Add directory for startup files #950

Merged
merged 5 commits into from Oct 31, 2011

Projects

None yet

4 participants

@minrk
IPython member

profile/startup dir is checked for files, and they are run prior to explicit exec_code and exec_files.

a short README is added to the dir explaining how they work, and a short paragraph is added to the docs, in both the interactive tutorial and config overview.

closes #914

@fperez
IPython member

Looks great, thanks! I'd like to have a test in the suite for this though: a simple temp-generated file with zzz = 123456 and checking afterwards that the initialized instance has zzz with that value should suffice. But at least it will ensure the codepaths for loading startup files do get exercised in the test suite.

Once we get a test, good to go. Great work, this will be really liked by users.

@minrk
IPython member

I don't quite know how to write that test, but I'll figure it out. I think I need to copy a lot of the env code from test_path.

@fperez
IPython member

Great, thanks. Let me know if you get stuck and I can pitch in.

@minrk
IPython member

test added (and fixed a small bug in ipexec_validate, which was needed)

@fperez
IPython member

Mmh, the check for the startup files/directory must be optional. Right now, IPython won't even start if those files aren't there:

p
Error in sys.excepthook:
Traceback (most recent call last):
  File "/home/fperez/usr/lib/python2.7/site-packages/IPython/core/crashhandler.py", line 144, in __call__
    traceback = TBhandler.text(etype,evalue,etb,context=31)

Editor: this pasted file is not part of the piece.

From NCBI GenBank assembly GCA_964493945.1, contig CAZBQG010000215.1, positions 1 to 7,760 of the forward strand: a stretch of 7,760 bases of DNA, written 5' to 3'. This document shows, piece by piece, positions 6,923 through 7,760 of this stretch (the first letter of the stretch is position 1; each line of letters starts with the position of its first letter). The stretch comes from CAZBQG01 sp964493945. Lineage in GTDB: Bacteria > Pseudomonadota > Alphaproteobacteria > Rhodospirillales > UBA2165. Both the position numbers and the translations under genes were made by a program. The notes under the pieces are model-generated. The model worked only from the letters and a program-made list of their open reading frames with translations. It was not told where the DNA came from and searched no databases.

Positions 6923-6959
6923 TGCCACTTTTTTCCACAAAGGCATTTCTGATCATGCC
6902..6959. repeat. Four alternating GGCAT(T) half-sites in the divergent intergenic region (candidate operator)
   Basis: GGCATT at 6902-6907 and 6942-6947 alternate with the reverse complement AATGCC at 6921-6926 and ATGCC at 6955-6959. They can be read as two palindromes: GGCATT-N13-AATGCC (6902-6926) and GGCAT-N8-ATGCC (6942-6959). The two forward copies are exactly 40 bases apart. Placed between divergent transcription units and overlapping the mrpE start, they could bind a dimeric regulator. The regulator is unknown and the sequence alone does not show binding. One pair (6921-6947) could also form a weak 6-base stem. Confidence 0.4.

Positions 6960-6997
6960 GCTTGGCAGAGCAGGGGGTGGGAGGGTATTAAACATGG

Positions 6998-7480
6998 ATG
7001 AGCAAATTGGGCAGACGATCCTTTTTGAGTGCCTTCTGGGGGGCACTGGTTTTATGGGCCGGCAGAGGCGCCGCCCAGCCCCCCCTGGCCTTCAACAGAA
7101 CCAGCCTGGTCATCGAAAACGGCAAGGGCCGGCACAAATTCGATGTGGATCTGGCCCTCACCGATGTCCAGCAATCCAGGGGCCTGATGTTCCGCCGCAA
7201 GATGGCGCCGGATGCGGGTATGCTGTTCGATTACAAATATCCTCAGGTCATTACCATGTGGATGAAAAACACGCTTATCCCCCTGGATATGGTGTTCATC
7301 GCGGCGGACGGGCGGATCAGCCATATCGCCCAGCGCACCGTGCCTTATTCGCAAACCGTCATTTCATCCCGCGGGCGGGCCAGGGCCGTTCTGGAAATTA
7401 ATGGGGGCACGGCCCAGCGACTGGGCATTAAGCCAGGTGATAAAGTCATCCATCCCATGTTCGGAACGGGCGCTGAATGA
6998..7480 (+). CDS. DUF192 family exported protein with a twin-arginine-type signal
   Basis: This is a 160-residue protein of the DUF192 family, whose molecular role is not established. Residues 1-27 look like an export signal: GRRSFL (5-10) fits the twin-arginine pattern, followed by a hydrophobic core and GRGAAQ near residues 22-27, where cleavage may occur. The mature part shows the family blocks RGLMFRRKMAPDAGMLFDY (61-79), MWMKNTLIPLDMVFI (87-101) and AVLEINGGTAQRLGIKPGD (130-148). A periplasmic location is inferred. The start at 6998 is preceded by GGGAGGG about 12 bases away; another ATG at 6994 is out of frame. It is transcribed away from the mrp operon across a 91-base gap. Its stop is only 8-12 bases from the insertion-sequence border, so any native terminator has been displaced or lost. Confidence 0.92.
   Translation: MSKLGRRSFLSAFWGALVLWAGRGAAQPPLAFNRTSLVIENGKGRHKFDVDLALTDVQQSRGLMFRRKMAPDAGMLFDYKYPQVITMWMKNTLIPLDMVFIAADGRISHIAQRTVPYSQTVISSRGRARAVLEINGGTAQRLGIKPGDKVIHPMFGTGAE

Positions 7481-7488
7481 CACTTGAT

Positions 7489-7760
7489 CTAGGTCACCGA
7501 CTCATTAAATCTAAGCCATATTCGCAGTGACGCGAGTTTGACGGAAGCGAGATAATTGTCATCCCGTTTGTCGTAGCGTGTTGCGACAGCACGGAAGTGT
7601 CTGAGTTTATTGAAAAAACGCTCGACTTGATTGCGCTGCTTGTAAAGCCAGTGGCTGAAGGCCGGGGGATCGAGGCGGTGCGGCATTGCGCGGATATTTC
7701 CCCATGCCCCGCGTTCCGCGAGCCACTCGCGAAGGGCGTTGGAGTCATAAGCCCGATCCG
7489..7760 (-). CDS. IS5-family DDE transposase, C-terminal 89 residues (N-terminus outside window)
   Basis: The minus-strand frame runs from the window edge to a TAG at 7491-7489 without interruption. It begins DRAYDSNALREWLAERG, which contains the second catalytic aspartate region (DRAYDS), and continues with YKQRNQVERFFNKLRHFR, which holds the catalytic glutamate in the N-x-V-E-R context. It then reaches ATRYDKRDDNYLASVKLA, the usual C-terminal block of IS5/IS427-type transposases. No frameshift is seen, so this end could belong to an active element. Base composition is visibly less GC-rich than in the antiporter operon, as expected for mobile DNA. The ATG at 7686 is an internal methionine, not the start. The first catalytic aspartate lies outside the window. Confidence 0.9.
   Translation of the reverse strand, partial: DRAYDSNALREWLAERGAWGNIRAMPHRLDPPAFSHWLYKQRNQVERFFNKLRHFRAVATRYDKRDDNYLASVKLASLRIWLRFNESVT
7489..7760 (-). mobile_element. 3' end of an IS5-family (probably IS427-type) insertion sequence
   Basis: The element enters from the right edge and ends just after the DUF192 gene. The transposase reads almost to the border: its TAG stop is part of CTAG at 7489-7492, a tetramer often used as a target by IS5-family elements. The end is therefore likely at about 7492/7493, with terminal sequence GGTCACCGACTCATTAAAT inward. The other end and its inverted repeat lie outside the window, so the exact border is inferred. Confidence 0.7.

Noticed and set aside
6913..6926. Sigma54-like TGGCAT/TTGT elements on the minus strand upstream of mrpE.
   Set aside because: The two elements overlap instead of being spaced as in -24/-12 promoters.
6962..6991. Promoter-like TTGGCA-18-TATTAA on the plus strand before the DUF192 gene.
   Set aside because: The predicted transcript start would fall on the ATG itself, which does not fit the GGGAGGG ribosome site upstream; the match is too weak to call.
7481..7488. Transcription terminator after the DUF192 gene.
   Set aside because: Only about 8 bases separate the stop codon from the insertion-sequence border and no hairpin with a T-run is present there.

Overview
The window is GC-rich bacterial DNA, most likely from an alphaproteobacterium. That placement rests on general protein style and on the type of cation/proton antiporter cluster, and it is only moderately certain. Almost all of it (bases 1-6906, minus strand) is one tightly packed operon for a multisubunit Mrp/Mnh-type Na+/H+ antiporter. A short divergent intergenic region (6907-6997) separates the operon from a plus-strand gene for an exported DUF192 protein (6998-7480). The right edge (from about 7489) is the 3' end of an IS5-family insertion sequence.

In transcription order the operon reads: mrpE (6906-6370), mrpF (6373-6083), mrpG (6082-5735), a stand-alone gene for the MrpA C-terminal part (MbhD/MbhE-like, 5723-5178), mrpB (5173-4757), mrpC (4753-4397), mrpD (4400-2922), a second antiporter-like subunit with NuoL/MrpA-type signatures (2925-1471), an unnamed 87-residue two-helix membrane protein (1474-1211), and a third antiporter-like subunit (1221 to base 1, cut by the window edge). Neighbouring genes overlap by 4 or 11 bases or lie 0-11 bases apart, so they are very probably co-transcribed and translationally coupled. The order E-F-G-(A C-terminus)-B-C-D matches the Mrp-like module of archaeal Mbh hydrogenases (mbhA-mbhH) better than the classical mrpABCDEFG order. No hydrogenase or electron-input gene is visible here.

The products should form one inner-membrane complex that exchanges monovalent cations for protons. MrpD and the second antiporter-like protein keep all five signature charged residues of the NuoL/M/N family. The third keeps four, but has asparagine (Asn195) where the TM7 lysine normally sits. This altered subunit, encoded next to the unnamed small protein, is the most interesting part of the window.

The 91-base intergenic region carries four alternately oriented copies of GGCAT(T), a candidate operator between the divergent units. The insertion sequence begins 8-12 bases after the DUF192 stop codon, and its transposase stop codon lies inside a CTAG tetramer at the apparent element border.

File "/home/fperez/usr/lib/python2.7/site-packages/IPython/core/ultratb.py", line 402, in text
    tb_offset, context)
  File "/home/fperez/usr/lib/python2.7/site-packages/IPython/core/ultratb.py", line 964, in structured_traceback
    ipinst = ipapi.get()
  File "/home/fperez/usr/lib/python2.7/site-packages/IPython/core/ipapi.py", line 28, in get
    return InteractiveShell.instance()
  File "/home/fperez/usr/lib/python2.7/site-packages/IPython/config/configurable.py", line 318, in instance
    inst = cls(*args, **kwargs)
  File "/home/fperez/usr/lib/python2.7/site-packages/IPython/core/interactiveshell.py", line 384, in __init__
    self.init_profile_dir(profile_dir)
  File "/home/fperez/usr/lib/python2.7/site-packages/IPython/core/interactiveshell.py", line 503, in init_profile_dir
    ProfileDir.create_profile_dir_by_name(self.ipython_dir, 'default')
  File "/home/fperez/usr/lib/python2.7/site-packages/IPython/core/profiledir.py", line 181, in create_profile_dir_by_name
    return cls(location=profile_dir, config=config)
  File "/home/fperez/usr/lib/python2.7/site-packages/IPython/config/configurable.py", line 87, in __init__
    super(Configurable, self).__init__(**kwargs)
  File "/home/fperez/usr/lib/python2.7/site-packages/IPython/utils/traitlets.py", line 421, in __init__
    setattr(self, key, value)
  File "/home/fperez/usr/lib/python2.7/site-packages/IPython/utils/traitlets.py", line 307, in __set__
    obj._notify_trait(self.name, old_value, new_value)
  File "/home/fperez/usr/lib/python2.7/site-packages/IPython/utils/traitlets.py", line 458, in _notify_trait
    c(name, old_value, new_value)
  File "/home/fperez/usr/lib/python2.7/site-packages/IPython/core/profiledir.py", line 86, in _location_changed
    self.startup_dir = os.path.join(new, self.startup_dir_name)
  File "/home/fperez/usr/lib/python2.7/site-packages/IPython/utils/traitlets.py", line 307, in __set__
    obj._notify_trait(self.name, old_value, new_value)
  File "/home/fperez/usr/lib/python2.7/site-packages/IPython/utils/traitlets.py", line 458, in _notify_trait
    c(name, old_value, new_value)
  File "/home/fperez/usr/lib/python2.7/site-packages/IPython/core/profiledir.py", line 98, in _startup_dir_changed
    self.check_startup_dir()
  File "/home/fperez/usr/lib/python2.7/site-packages/IPython/core/profiledir.py", line 106, in check_startup_dir
    shutil.copy(src, readme)
  File "/usr/lib/python2.7/shutil.py", line 116, in copy
    copyfile(src, dst)
  File "/usr/lib/python2.7/shutil.py", line 81, in copyfile
    with open(src, 'rb') as fsrc:
IOError: [Errno 2] No such file or directory: u'/home/fperez/usr/lib/python2.7/site-packages/IPython/config/profile/README_STARTUP'

Having those files and directories should be completely optional... Furthermore, it looks like you forgot to commit the README file itself, I think.